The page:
Hope Mill Theatre is a quaint place in the bustling metropolis on the outskirts of Manchester City Centre, the perfect place to host a party in an upmarket penthouse. Picture the scene: it’s Christmas, you’re in New York, there’s good company and even better drinks – it’s the perfect recipe for disaster. Throughout the evening we are introduced to five friends and what seems to be there in-house pianist. Two couples and the “maid,” all crammed together in one room for no reason other than they can, isn’t life great?

The beginning of the musical is heavily reminiscent of The Play That Goes Wrong as a few fallen lights and phones ringing all around. The start also introduces us to Andrew Gallo’s character that helps us to identify the key ingredients to good theatre etiquette before we dive into the genius of Stephen Sondheim. Cue the music! From here on in the only words to be spoken are simple adjectives between scenes to piece things together, so if you don’t like musicals, then I’m afraid you’ll be at the wrong place. The set is very minimalistic: a simple checkerboard pattern on the floor, a mini bar, a chaise lounge and perhaps the best bit, a remarkable white grand piano. However, this set is anything but basic, it in fact works in their favour as it allows them to do a vast amount with their voice and movement without relying heavily on props or the set, which is the hallmark of a very talented cast!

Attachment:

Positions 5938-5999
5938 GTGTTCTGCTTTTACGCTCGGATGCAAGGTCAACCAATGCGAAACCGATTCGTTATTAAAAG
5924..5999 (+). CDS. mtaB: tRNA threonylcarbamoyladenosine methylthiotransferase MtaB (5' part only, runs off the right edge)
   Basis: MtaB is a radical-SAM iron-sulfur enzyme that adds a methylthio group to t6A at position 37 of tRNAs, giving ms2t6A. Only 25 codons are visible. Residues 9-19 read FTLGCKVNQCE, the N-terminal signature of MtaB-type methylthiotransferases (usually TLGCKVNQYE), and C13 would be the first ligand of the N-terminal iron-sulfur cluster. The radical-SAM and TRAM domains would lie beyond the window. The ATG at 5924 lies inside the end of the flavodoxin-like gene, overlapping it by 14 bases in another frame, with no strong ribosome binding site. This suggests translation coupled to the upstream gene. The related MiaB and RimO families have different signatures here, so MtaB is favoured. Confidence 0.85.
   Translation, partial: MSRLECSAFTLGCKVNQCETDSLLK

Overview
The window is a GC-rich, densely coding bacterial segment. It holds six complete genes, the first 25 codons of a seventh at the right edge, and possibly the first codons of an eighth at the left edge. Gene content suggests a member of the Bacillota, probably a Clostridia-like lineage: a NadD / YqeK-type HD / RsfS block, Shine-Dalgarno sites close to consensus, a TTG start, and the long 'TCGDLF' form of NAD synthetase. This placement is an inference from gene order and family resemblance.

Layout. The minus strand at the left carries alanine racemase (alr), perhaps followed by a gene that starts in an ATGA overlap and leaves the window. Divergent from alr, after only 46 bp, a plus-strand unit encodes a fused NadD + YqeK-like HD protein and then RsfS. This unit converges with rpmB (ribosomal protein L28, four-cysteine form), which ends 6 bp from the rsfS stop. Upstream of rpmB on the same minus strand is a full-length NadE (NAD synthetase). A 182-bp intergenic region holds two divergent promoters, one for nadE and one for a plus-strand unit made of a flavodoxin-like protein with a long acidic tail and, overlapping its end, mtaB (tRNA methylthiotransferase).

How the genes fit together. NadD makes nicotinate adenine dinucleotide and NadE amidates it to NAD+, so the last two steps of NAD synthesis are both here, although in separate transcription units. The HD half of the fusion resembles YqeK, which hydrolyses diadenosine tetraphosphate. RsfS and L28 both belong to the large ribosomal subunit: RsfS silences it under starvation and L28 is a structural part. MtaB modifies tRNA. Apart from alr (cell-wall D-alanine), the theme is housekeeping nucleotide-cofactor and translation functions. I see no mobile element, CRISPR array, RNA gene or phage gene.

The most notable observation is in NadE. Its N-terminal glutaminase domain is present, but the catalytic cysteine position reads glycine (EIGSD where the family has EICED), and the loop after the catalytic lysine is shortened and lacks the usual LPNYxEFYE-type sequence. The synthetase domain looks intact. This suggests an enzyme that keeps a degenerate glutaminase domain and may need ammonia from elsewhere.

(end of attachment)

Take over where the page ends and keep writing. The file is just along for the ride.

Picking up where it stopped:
Putting It Together takes an assortment of songs from various Sondheim musicals and strings them together brilliantly to create a faultless storyline. This musical seems ageless, without a few modern aspects here and there (selfie anyone?) you wouldn’t be able to add a timeframe as the storyline lends itself to any era and it convinces you that it belongs there. A fair number of the songs in this arrangement come from Company (which has just opened a run on the West End) including ‘Getting Married Today’ which, notoriously is one of the most difficult songs to sing (believe me I’ve tried!) however, you wouldn’t know this considering the way Lauren James Ray sings, from the use of her remarkable breath control and incredible voice, she executes it immaculately, all while keeping up the comedic value of the song. During this song, one of the characters is named as Amy and it’s the only time throughout the whole performance that any of the characters are, in fact, given a name. This seems unusual for a play, however it works. It manages to intrigue you yet still hook you into the characters’ backstories and get you to connect with them on a personal level.

Gallo, a narrator figure in this musical, the omniscient being always in the background, perfectly adds to the vibe of the apartment and without the brilliance of this character, some of the scenes could have run the risk of being slightly stagnant. All the scenes work amazingly separately in their respective musicals, but it’s Gallo’s character that pieces them all together. Gallo is immense from start to finish; every aspect and fibre of his character is alive and is beautifully performed to create the seamless blend of humour and raw emotion that anyone can relate to.

For me, Putting It Together with this cast is a must see. It is skilfully carried out for the entire duration and you are unable to draw your eyes away for fear that you’ll blink and miss a truly gifted cast so obviously pour their heart and souls into this production at a small theatre in Manchester and do so as if they are performing to thousands on Broadway.

Putting It Together is playing Hope Mill Theatre until 24 November. For more information and tickets, click here.